IntroductionIn March 2018, Merriam-Webster announced that it would add the word cryptocurrency to itsdictionary. 5 They noted that the word had first been used in 1990, and the definition theyoffered mentioned three core characteristics:Any form of currency that only exists digitally, that usually has no centralissuing or regulating authority but instead uses a decentralized system torecord transactions and manage the issuance of new units, and that relies oncryptography to prevent counterfeiting and fraudulent transactions. 6By the time the term was introduced into the Merriam-Webster Dictionary, it was alreadycirculating through popular culture. It had been mentioned in multiple episodes of TheSimpsons (as well as episodes of CSI, Family Guy, and The Big Bang Theory), it had made itsappearance in major Hollywood films (including Horrible Bosses 2 and Deadpool), and it hadeven appeared as an answer on an episode of Jeopardy (in 2014). 7 Moreover, in 2017 the valueof one Bitcoin skyrocketed to more than 20,000 resulting in widespread media coverage anda virtual gold rush of new investors. Even people who did not join the frenzy became aware ofthe trend, and by 2018 nearly 80 percent of Americans reported having heard the term“Bitcoin.” 8 Despite this familiarity, relatively few people actually understand the technology orits potential implications.Similarly, the US Department of Defense (DOD) is aware of cryptocurrencies, but often lacks athorough understanding of their potential implications in the national security space. Toincrease knowledge on this issue, in 2018 the Joint Special Operations University (JSOU) askedfor research on the topic “The evolution of cryptocurrency: future challenges and opportunitiesfor SOF [special operations forces].” 9“The Dictionary Just Got a Whole Lot Bigger,” Merriam-Webster, Mar. 2018, ncy,” Merriam-Webster, urrency.Julia Herbst, “A Comprehensive Guide to Crypto References in Pop Culture,” BREAKERMAG, Oct. 29, f-crypto-references-in-pop-culture/.7Nikhilesh De, “Survey: Nearly 80% of Americans Have Heard of Bitcoin,” Coindesk, Sept. 6, americans-have-heard-of-bitcoin.8Joint Special Operations University, Special Operations Research Topics 2018 (Revised Edition for Academic Year2019), (MacDill AFB, FL: JSOU Press, 2018), https://jsou.libguides.com/ld.php?content id 41898487.9CNA Research Memorandum 1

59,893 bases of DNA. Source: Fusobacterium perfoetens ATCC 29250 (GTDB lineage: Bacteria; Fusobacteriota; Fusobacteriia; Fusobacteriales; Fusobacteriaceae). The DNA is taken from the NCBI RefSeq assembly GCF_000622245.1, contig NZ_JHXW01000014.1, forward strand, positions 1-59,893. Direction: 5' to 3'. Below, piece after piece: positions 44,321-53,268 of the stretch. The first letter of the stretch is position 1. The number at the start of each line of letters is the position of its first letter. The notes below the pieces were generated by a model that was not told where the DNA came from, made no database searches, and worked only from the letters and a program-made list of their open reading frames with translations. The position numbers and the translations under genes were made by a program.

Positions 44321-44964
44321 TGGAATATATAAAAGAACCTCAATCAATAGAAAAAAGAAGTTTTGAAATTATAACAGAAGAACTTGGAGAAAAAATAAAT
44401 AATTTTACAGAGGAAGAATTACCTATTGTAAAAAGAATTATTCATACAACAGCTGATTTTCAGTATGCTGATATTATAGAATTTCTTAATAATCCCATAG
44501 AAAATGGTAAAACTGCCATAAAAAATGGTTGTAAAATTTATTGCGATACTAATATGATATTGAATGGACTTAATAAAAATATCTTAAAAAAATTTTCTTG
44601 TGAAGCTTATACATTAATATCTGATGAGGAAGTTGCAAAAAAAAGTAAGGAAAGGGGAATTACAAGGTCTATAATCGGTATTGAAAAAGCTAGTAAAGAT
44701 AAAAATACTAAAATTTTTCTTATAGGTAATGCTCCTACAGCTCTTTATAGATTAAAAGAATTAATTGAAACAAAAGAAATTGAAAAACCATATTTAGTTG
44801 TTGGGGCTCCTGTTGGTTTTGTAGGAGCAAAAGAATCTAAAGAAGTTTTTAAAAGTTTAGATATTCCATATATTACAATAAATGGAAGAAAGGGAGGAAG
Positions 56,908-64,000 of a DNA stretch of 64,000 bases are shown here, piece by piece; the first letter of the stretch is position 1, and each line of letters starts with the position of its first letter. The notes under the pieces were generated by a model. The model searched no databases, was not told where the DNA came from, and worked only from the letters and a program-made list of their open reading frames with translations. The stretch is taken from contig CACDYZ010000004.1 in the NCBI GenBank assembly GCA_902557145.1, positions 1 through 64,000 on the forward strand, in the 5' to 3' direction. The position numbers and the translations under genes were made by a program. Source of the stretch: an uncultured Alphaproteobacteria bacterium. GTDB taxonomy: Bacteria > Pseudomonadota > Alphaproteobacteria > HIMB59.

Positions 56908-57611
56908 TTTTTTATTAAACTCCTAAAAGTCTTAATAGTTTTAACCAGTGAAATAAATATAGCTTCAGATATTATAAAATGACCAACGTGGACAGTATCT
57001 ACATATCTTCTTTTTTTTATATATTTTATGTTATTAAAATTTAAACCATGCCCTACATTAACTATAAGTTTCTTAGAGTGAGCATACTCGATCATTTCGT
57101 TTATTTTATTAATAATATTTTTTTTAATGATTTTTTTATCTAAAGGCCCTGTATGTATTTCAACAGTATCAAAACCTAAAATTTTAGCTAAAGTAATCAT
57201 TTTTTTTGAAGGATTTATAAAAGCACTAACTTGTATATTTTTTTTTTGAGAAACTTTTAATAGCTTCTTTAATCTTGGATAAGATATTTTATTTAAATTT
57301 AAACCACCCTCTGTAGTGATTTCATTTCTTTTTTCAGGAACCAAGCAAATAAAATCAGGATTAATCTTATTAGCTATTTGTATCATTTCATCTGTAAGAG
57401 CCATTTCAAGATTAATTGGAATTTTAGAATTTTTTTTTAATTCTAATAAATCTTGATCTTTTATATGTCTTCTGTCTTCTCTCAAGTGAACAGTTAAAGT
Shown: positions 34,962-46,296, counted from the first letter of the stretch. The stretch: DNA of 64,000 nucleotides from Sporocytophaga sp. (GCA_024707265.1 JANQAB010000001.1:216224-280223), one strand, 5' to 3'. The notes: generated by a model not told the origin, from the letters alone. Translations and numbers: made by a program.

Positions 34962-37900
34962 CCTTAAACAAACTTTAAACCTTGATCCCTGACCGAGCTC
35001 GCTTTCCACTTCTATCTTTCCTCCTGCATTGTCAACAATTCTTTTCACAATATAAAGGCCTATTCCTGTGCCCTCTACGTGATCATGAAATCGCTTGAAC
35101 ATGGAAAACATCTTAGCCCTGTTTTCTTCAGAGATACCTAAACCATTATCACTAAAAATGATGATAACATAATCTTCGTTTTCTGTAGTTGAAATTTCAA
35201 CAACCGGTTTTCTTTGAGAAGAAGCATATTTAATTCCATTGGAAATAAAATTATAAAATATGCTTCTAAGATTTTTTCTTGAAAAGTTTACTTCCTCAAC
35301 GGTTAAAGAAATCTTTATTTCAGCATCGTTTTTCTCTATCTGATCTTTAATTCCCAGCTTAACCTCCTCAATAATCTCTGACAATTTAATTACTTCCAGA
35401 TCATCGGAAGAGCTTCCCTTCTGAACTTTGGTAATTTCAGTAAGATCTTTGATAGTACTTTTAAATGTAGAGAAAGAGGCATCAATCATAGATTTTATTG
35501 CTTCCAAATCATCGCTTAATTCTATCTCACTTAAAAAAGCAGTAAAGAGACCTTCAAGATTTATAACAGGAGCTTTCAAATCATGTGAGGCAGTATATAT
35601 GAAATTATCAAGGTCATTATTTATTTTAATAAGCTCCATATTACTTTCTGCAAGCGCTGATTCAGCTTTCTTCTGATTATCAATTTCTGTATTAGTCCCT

This CNA-initiated study responds to that call for research by exploring the cryptocurrencyecosystem and helping SOF consider the implications of cryptocurrencies on its missions.In the process of researching this topic, however, we realized that—with the exception of a fewpockets of expertise—most US military and government personnel lack an understanding ofhow cryptocurrencies work. To fill this knowledge gap, we simultaneously published acompanion piece to this study: “Cryptocurrency: A Primer for Policy-Makers.” Readers new tocryptocurrencies, or interested in increasing knowledge in a specific area, are directed to thecompanion primer for a more detailed exploration. The primer contains: (1) a brief history ofcryptocurrencies and the problems that cryptocurrencies were designed to solve; (2) anexploration of the key differences between cryptocurrencies and conventional currencies; (3)an explanation of how cryptocurrencies work that addresses mining, market volatility,transaction times, cryptocurrency use, wallets, and regulation; (4) a section on common mythsand weaknesses of cryptocurrencies (that is also included in this document); and (5)recommendations to policy-makers of areas in which more research and analysis on the impactof cryptocurrency is required.This document, by contrast, assumes a baseline understanding of cryptocurrencies. As such, itfocuses on the four questions that motivated our analysis of the implications ofcryptocurrencies for SOF:1.What operational considerations are relevant as SOF considers action in this arena?3.What are the likely next evolution(s) in the cryptocurrency ecosystem?2.4.What is the range of concerning activities in which cryptocurrencies have beenobserved?What challenges and opportunities do cryptocurrencies present to SOF given thecurrent (and potential future) state of affairs?We began this work with a literature review assessing the current state of cryptocurrencies(both technologically and financially), and then we interviewed government, military, andprivate industry experts engaged in daily work that touches on cryptocurrencies. With thisinformation in hand, we identified and theorized a series of likely mid-term evolutions of thecryptocurrency ecosystem. Finally, we used the totality of this information—our assessmentof the current state of affairs, and the potential futures we assessed to be most likely—toidentify and explore potential implications for SOF mission areas.In the course of our analysis, we found that the literature on cryptocurrencies wa

increase knowledge on this issue , in 201 8 the Joint Special Operations University (JSOU) asked for research on the topic “The evolution of cryptocurrency: f uture challenges and opportuniti